Sims receives grant

Hunter Sims, assistant professor of physics, recently became a recipient of the National Science Foundation (NSF) grant.

NSF awarded Sims $101,854 for research from money that has been set aside specifically for research. The grant also includes enough money to allow a student of Sim’s choosing to research alongside him.

This grant will provide coverage for the next two years to purchase different software and technology needed to complete the research.

Sims said he will be conducting his research with a colleague from Oak Ridge National Lab that he worked with prior to coming to FMU.

Sims will be taking some students or a student from FMU physics department to the lab later next year due to the COVID-19 restrictions.

“We probably won’t get to go there this summer, which is unfortunate,” Sims said. “But hopefully we will get there next summer at least.”

Sims applied through NSF under the Established Program to Stimulate Competitive Research (EPSCoR) program, which is geared toward facilitating competitive research.

Sims said he went through the fourth track of EPCoR’s Research Infrastructure Initiative (RII), which allocates money directly for a professor to complete research. However, Sims said that professors asking for money in their grants for a student is expected, yet sometimes still gets declined.

EPSCoR is a program that works to give money to states that don’t receive much funding from the NSF.

“There are like 28 states that get less than a percent of the NSF budget,” Sims said. “A lot of them go to places like California, New York, Massachusetts and some of those places.”

Sims said the EPSCoR program doesn’t just seek out smaller schools. He said his application was competing with larger schools such as Clemson and USC.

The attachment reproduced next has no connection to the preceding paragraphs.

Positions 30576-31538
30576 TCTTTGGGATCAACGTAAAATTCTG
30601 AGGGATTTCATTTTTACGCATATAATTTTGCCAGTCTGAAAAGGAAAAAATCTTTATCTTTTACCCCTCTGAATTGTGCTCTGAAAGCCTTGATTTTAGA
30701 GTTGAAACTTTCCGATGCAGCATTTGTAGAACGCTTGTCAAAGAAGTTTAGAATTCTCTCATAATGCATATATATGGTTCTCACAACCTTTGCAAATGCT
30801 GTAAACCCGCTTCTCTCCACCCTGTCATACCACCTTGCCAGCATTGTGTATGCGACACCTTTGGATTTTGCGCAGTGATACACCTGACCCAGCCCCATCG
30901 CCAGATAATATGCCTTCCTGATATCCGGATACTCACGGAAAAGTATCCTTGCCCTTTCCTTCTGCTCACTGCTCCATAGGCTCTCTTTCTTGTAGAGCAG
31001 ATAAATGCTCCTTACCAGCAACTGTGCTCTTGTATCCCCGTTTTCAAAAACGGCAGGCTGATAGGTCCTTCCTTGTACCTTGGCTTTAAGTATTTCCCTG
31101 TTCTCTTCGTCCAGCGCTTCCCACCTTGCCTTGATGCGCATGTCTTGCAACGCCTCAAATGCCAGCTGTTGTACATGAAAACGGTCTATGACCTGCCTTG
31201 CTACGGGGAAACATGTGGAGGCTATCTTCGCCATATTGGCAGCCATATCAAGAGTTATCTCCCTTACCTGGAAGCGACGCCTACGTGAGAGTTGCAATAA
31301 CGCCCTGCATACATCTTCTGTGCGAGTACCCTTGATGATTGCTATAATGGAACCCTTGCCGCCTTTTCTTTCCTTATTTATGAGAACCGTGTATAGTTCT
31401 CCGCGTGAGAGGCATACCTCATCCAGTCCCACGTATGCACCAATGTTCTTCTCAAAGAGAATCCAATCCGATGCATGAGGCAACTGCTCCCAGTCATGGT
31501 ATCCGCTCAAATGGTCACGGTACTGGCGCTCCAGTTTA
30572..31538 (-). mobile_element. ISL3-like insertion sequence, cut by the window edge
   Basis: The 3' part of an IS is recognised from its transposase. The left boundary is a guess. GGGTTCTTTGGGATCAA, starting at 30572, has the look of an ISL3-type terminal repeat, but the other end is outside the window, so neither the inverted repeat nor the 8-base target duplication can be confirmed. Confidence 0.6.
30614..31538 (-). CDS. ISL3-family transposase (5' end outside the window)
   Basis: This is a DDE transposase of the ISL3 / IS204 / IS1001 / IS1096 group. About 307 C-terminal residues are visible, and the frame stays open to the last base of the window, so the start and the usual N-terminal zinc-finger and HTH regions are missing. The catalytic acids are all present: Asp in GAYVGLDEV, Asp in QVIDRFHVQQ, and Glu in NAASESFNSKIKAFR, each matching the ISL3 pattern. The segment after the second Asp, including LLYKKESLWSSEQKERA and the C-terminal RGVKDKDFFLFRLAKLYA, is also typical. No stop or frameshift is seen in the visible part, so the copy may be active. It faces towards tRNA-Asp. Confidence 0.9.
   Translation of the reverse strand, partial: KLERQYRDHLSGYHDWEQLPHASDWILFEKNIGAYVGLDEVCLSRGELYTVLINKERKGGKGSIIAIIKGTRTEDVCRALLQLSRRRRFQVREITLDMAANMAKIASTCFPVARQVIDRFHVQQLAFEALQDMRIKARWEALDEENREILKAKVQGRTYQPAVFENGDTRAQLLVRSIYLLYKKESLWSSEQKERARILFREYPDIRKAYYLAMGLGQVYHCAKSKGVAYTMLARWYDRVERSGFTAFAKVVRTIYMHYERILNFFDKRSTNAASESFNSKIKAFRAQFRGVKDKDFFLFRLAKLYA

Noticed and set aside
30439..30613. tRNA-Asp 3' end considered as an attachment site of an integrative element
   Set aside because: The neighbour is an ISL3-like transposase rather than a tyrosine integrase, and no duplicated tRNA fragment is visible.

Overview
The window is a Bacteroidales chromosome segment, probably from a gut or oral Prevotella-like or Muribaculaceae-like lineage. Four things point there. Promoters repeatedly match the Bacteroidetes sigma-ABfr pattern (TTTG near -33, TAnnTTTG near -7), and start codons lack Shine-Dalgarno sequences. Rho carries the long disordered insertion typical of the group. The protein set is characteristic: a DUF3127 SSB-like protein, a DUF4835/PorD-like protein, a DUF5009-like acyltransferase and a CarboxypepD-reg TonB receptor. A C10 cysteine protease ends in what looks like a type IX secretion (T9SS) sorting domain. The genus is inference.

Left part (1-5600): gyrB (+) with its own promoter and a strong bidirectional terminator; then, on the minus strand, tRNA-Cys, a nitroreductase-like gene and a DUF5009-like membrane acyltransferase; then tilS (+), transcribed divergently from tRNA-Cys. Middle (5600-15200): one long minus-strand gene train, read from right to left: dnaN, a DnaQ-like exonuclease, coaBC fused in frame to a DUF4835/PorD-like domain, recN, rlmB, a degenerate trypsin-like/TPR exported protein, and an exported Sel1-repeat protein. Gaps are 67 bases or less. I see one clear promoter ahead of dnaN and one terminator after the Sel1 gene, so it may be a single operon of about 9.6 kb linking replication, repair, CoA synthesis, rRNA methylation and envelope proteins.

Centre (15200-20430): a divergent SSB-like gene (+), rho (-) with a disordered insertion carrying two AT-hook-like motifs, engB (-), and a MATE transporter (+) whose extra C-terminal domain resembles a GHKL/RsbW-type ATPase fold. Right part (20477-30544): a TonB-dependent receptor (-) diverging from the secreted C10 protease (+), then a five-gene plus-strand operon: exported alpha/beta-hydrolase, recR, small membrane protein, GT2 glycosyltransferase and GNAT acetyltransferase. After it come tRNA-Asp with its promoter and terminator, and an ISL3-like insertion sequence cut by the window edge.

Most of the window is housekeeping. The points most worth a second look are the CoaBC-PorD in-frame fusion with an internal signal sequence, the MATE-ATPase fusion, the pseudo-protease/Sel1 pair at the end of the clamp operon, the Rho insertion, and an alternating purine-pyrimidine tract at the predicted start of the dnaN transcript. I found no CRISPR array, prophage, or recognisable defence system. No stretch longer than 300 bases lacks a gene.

“I will say that it probably appeals more to smaller schools, but at the same time it was not just for schools like Francis Marion,” Sims said.

Sims’ area of study is computational physics and material science. He said his study of expertise focuses on solving equations that could be used to find out the different properties of a material.

“What I study is more like the electronic and magnetic properties of materials,” Sims said. “So, basically, whether something is going to be a conductor or insulator and whether it is magnetic or not.”

Sims said his research will focus specifically on a superconducting material, which is something that will allow electricity to pass through without any resistance when it is below a certain temperature.

Through his research, he hopes to find a way to bring superconductors to the point of working at room temperature in everyday conditions. This would make it cheaper to generate electricity.

The physics department is looking for students who are at least in their junior and senior years of college. Sims said he has already had students who are interested in doing research with him.

Sims said there is a research course that is offered in the physics department and one of the students taking that course with him would be joining him this summer to begin research.

The grant will give Sims the opportunity to continue doing research past the two years the grant covers with the software he will buy with the grant money.